The Worst Thing DC Ever Did Was Publish THE KILLING JOKE

DC’s bungling of the Batgirl #41 variant cover proves it once again.


(UPDATED 4/15/16: I follow up the piece below with an explanation of why The Killing Joke animated feature’s “R” rating is nothing to celebrate. Click here.)


You can argue it’s an Alan Moore masterpiece, with gorgeous Brian Bolland artwork, all you like, but the bottom line is that in the cold, harsh light of decades gone by, The Killing Joke remains the ugliest, most sadistic story in the Batman canon.


Emphasis on the word “canon.”

Because DC and writers and artists galore have proved time and again that they are incapable or unwilling to yank Batgirl out from under that story’s dark shadow of sexual exploitation.

The latest example, of course, is the Rafael Albuquerque Joker Month variant cover for Batgirl #41 and its disturbing allusions to the nastiest chapter in the company’s history:


This is repellent. And not in a “that’s so sick, it’s funny” sort of way. I’m a connoisseur of sick humor. This isn’t it.

(And for all those arguing that the death of Jason Todd was worse, you’re flat wrong. Jason got better, as it were, so that neuters the impact of that episode completely. And the Joker didn’t bother to take off his clothes, take pictures and then put them on giant screens to show his father — after having him stripped naked by demented dwarves.)

For me personally, there’s an inherent irony to all the Internet rage that surfaced when DC released the image on Friday: It’s that (spoiler alert), my pick for this week’s Batbook of the Week is Batgirl #40. And it’s not because it’s an excellent book that joyously celebrates the best parts of Barbara Gordon — which it is and does — it’s because of its marvelous Cliff Chiang variant that pays homage to Prince’s Purple Rain (more on that tomorrow).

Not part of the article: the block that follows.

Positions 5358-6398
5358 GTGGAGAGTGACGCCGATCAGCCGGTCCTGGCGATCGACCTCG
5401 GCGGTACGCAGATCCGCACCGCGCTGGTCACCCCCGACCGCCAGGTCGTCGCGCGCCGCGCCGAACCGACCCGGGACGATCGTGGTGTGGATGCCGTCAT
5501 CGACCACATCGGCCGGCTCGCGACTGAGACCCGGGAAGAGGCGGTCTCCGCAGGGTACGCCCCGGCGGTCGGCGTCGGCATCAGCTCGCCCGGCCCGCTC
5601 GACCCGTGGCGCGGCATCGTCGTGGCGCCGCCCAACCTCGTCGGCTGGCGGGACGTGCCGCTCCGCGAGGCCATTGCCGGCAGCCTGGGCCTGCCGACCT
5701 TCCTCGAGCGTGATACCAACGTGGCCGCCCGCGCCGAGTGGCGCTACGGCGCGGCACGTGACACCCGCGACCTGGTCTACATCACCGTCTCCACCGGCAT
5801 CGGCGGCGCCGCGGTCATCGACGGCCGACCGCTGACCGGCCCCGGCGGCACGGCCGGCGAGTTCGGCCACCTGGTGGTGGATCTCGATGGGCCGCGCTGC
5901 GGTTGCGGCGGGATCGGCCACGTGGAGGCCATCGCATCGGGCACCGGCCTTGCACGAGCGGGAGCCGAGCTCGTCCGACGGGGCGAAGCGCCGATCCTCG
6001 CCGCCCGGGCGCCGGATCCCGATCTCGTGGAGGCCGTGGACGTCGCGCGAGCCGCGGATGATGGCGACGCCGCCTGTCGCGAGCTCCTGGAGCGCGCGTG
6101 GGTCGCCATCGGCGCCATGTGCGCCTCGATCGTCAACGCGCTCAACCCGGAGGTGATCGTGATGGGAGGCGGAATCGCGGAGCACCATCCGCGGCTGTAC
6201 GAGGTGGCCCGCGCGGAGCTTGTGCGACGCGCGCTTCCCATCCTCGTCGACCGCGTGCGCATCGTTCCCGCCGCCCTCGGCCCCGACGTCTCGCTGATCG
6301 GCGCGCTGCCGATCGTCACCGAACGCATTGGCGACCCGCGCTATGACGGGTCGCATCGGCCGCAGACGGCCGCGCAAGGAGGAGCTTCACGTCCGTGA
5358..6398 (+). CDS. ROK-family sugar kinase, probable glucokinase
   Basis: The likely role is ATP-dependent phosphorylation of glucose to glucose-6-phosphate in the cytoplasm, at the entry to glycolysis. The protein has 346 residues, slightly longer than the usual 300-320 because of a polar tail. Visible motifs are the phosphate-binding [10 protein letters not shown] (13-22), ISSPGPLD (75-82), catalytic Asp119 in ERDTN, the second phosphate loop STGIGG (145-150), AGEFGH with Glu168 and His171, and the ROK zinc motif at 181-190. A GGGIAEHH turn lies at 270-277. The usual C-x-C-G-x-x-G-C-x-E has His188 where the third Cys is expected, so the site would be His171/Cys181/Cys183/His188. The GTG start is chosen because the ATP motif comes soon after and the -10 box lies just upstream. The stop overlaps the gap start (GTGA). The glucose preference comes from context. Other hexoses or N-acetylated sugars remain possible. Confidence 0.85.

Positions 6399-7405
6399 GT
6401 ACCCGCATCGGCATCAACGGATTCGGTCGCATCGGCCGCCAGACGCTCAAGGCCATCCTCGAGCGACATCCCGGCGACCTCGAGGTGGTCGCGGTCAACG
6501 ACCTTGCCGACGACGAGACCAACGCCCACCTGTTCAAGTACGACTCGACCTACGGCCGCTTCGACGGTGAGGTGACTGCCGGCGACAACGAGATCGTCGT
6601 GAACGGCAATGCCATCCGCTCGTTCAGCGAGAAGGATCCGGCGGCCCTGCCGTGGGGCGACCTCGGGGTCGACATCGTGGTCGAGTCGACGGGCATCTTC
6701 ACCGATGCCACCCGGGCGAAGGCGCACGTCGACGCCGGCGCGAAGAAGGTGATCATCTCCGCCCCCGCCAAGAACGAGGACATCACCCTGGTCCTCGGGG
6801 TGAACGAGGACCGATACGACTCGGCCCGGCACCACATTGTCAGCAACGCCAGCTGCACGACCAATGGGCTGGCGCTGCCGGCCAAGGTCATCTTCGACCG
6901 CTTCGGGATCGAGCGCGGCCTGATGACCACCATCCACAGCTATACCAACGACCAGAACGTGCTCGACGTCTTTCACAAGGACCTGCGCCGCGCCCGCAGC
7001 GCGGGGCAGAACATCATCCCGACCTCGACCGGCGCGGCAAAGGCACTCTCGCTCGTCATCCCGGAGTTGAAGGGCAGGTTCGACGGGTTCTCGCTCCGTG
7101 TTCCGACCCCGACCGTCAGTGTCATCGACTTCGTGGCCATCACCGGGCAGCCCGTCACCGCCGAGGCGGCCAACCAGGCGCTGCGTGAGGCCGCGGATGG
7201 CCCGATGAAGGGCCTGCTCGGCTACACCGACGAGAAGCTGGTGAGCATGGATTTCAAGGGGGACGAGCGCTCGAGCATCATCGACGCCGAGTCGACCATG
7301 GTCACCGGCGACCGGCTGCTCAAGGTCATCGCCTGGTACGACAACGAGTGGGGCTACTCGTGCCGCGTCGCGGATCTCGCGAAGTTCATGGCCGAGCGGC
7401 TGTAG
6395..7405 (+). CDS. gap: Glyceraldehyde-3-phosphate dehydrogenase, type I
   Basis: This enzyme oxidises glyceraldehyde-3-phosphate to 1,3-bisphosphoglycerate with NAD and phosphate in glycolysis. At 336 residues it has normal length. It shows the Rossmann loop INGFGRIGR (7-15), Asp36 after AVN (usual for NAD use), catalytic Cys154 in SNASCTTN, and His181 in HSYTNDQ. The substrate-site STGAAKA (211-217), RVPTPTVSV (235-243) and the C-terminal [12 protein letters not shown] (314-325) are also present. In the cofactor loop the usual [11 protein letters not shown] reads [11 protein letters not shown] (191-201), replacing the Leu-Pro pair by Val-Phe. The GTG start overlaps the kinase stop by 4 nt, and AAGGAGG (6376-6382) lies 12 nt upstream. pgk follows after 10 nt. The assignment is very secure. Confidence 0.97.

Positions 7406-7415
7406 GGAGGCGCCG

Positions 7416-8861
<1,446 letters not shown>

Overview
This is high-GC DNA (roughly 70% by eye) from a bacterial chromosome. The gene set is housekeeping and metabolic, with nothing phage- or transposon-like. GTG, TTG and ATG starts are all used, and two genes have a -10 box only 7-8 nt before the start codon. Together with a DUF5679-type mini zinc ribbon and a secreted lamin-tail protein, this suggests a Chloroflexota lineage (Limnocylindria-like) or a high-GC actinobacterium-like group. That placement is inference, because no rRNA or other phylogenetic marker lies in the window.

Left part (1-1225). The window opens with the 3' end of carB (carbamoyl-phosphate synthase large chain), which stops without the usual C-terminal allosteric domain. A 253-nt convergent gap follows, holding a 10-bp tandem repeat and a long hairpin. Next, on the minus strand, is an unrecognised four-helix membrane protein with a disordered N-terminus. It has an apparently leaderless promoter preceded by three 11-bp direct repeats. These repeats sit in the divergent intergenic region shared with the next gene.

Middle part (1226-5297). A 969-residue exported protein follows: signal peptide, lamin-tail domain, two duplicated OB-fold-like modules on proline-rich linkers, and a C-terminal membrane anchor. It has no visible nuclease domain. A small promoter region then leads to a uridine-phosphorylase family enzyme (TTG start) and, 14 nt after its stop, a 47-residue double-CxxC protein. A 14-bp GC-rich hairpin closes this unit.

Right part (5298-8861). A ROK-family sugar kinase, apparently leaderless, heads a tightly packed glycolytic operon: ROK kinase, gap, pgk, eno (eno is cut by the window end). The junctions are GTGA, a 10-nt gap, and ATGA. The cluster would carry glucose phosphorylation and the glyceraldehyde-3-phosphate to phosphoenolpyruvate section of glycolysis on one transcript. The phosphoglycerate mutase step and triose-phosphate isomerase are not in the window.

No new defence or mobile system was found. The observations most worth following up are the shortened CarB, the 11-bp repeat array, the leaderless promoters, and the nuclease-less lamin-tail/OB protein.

In putting that piece together, I also asked Cliff, through DC — which I want to point out was very helpful — about his variant cover for Batgirl #39, because in my mind that image triumphantly reclaimed Batgirl’s power over the brutality of The Killing Joke.


Since I asked those questions under a separate context and before I even knew about the Albuquerque variant, however, it’d be unfair to run Chiang’s comments here. So it’ll all be in tomorrow’s column.

Nevertheless, I expected his cover to be the final word on this ugliness.

I was obviously very, very wrong.

The thing is, it doesn’t have to be this way. Argue the merits of how the New 52 was handled all you want. There was good and bad.

But once DC decided to take Barbara out of the wheelchair — a very controversial move at the time, grant you — they had a chance to either erase The Killing Joke from canon or they could have at least buried it. I thought with the wildly fun emergence of Batgirl of Burnside, they had done the latter. But then they go and rub our noses in it again.

Retcons are part of the comics-publishing game and I just wish there were an editor out there who had the courage to say, “This happened in a previous reality and it’s no longer valid in this world.”

And for DC to stick with that.

Hell, if they could do that for, oh, Frank Miller’s Batman: Year One, or John Byrne’s The Man of Steel, or Mark Waid’s Superman: Birthright, or Geoff Johns’ Superman: Secret Origin, or George Perez’s Wonder Woman, or any of a thousand other stories — like Superman’s marriage to Lois Lane — then they could do it here.

Perhaps the greatest Batman story ever is no longer canon.

Perhaps the greatest Batman story ever is no longer canon.

But they won’t. Or won’t anytime soon.

And I’m sick of it.

Author: Dan Greenfield

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  1. One of the things I disliked when they took Barbra Gordon out of the wheelchair was that she was a perfect role model for those who are in a wheelchair for real. It showed some one who through a terrible tragedy could rise above it and do something with their lives. That they were not defined by the handicap but by what they do and how they do it.